The glory days of the SNES were marked by a significant number of Japanese Role Playing games that have since claimed reputations for themselves as must-play titles. However, during this time, there were other lesser known titles that never reached the shores of North America. In 1992, Final Fantasy V was released for the Super Famicom in Japan. Despite selling over two million copies, the game did not come stateside until it was released alongside Final Fantasy VI for the PSX as part of the Final Fantasy Anthology collection in January 1999. Since that release, the game has also been ported to the Game Boy Advance and is also now available for purchase in the Playstation Store. With this option, the game is more widely available and one must wonder if the quality of the title is a reflection on why it took so long to make it over.
A Unique Fantasy - During the late 1980s and early 1990s, there were few JRPGs that utilized what has become known as the job system. The most notable title to use customizable classes for different party members was a title that also never initially released outside Japan: Final Fantasy III. Final Fantasy V followed in its footsteps by implementing a rather exhaustive job system that featured a number of different classes that allowed for a wide range of customization. It is this customization that creates freedom for the player and allows for a greater duration of replayability. The basic premise is rather simple. The player accumulates both experience points and ability points after successful battles. Ability points are used to level up the class so to speak. Once enough points have been obtained, the characters then master the class. Abilities from a mastered class can then be carried over to a completely different class which allows for a number of different options for each playable character. Experimenting with different options becomes an all-consuming activity in of itself. Having this freedom sets the title apart in the gameplay department despite some hiccups in the story department.
Uematsu Does It Again -Throughout the industry’s lifespan, video game composers have gained wider and wider recognition, especially as media and technology have evolved during the past few decades. However, despite growing recognition, one name has stood out in particular: Nobuo Uematsu. Uematsu’s work on the Final Fantasy series is his most notable accomplishment, however, his score for Final Fantasy V is often as overlooked as is the title itself. The mood of the game is less serious than other titles, and as such, many tracks deliver an airy, light-hearted atmosphere that deliver in creating a carefree gaming experience. Tracks like "Walking the Snowy Mountains" deliver on this front. However, the soundtrack also shows a degree of diversity as more somber songs are used throughout to invoke a haunting moods that capture the feelings of characters.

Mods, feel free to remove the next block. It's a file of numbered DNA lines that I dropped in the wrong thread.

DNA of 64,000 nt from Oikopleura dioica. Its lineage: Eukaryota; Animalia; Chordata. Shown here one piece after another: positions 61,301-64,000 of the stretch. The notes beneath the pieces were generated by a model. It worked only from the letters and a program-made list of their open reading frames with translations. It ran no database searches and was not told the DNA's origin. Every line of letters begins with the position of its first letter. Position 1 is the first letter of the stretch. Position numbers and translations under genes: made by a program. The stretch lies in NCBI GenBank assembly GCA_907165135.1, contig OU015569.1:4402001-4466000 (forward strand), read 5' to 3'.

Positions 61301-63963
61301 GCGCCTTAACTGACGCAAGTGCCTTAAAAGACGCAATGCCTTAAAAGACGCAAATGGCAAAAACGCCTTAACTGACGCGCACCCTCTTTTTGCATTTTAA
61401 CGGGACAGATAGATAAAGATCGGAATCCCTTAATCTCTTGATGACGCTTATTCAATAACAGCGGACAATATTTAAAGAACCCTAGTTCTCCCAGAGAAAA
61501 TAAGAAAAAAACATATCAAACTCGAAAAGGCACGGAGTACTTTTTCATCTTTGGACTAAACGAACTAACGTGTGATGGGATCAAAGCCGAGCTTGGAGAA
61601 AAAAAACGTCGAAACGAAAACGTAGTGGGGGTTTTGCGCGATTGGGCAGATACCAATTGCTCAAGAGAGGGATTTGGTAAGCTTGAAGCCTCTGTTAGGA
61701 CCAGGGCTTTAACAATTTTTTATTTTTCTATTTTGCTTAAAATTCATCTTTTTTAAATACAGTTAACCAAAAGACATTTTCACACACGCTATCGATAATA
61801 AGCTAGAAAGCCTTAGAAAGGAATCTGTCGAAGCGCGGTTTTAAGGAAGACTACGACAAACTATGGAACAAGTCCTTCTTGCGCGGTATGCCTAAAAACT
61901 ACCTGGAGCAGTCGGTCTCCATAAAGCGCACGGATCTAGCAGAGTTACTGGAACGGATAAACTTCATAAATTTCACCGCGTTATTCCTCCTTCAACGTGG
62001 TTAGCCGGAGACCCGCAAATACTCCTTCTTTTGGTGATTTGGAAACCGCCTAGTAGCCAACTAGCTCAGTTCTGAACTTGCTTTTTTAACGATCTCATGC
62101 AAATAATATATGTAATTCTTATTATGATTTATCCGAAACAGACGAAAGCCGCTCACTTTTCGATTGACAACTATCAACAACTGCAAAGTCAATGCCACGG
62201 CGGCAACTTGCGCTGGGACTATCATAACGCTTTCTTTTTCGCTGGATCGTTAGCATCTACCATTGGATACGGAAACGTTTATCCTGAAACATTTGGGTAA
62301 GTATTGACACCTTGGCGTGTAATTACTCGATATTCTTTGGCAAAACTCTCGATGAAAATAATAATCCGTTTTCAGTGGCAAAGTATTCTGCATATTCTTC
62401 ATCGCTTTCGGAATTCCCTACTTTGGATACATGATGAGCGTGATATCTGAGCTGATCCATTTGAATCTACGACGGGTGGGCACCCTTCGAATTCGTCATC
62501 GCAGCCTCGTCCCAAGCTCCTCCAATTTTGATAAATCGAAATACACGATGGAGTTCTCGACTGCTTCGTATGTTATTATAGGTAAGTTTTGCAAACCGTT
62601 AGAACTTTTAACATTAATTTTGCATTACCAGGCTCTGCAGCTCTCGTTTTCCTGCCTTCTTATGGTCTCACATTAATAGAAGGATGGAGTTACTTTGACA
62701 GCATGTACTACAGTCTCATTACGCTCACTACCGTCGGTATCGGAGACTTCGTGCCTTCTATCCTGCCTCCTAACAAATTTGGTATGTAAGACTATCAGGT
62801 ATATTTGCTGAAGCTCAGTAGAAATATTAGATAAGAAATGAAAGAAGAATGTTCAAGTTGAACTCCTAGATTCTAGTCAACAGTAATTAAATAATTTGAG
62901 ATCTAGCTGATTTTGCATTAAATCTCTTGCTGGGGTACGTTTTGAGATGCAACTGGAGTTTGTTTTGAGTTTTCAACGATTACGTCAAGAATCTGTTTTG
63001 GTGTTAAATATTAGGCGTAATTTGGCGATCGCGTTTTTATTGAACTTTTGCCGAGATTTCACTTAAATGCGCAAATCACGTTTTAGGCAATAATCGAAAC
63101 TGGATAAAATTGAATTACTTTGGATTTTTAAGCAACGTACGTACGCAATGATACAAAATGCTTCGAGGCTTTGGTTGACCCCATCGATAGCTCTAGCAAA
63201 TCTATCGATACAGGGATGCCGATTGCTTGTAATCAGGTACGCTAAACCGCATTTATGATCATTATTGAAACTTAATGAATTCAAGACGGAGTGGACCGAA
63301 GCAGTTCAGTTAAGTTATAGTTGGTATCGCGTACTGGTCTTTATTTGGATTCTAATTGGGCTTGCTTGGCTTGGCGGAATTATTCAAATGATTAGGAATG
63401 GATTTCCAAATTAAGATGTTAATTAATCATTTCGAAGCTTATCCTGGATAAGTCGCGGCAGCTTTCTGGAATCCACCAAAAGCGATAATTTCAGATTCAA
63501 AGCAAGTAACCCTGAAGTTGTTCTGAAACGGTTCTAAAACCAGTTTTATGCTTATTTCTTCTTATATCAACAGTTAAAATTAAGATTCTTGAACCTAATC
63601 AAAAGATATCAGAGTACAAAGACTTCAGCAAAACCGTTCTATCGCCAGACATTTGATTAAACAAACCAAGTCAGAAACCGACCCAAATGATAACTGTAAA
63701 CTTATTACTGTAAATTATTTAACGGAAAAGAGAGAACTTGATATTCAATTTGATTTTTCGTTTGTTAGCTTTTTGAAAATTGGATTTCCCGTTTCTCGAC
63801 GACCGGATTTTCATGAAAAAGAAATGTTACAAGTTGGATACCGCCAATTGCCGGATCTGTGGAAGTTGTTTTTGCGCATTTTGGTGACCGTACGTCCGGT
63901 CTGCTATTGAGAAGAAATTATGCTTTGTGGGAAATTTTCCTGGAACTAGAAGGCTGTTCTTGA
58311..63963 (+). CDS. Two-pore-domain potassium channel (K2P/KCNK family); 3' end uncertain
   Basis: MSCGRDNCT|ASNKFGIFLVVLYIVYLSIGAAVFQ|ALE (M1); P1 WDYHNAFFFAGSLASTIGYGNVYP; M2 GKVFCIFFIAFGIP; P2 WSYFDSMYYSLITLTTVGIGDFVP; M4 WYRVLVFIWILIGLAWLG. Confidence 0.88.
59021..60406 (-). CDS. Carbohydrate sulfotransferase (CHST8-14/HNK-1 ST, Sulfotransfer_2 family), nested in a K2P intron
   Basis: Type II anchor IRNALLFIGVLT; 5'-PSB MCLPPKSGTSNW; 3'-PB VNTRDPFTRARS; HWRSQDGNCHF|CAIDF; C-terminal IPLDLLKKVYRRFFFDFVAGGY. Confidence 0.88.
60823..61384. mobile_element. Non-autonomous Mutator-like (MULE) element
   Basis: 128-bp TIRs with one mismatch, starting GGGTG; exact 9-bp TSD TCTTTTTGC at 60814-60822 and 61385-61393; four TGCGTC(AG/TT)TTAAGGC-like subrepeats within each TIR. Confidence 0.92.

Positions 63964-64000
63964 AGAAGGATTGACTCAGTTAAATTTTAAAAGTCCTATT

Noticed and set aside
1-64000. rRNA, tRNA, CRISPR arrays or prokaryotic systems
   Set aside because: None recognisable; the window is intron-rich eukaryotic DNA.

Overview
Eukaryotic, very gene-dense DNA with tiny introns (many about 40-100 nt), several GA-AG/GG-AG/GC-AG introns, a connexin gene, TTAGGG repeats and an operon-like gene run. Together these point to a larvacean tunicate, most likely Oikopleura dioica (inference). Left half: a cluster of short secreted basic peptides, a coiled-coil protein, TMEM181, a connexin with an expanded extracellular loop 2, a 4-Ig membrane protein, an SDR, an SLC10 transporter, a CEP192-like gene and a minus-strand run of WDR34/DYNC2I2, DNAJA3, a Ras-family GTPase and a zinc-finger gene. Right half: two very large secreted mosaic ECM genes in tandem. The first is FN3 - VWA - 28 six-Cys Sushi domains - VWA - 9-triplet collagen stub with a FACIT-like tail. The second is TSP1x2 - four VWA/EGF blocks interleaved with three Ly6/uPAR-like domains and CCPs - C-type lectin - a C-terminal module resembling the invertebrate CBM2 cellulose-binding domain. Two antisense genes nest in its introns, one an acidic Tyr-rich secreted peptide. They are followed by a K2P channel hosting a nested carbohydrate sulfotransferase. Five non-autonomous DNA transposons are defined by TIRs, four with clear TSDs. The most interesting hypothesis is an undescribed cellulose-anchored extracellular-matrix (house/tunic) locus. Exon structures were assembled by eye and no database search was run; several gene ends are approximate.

HICCUPS ALONG THE WAY
Storyline That Falls Short -The one area where Final Fantasy V does not live up to expectations of the series is in its storyline. While the lighthearted nature of the story in the opening half and in sporadic moments afterwards is a nice change of pace, the story never delivers in providing an experience that makes you truly care about the characters and the world in which they live. The story can be best thought of as having memorable moments that are few and far between and rarely connected to one another. The story certainly has an overarching plot, but it is plagued by severe pacing issues and the characters are unable to carry the weight of the downtime.
Loading and Graphics Issues - Other subpar aspects of the game include load times and graphics. The Playstation Store version is a direct port of the Anthology title, and as such, it suffers from the same loading issues that plagued the PSX version. Not only are the wait periods on the load screens rather long, there is a delay when the menu is being brought up by the player which makes making changes to the party less than desirable. Furthermore, I encountered some snags in the graphics particularly as it pertained to grainy textures that ruined the otherwise vibrant world map colors.
Final Fantasy V is a mixed title. It has its fair share of strengths such as the gameplay and weaknesses such as pacing issues in the plot. However, the positive traits of the title do outweigh the negatives. The soundtrack and strong job system are heavyweights and carry the title despite its few shortcomings. One has to wonder as to why such a overally strong title was delayed in coming over. Whetever the reason, PS3 and PSP owners can both rejoice with its release on the Playstation Store. With a $10 price tag, it is certainly a title where the numbers of hours spent playing will far exceed its small price tag. If you’re suffering from the slow pace of the winter game season, this title will most definitely consume a large portion of your time.
*This review was based on the PS3 version of the game with a review code provided by the publisher.*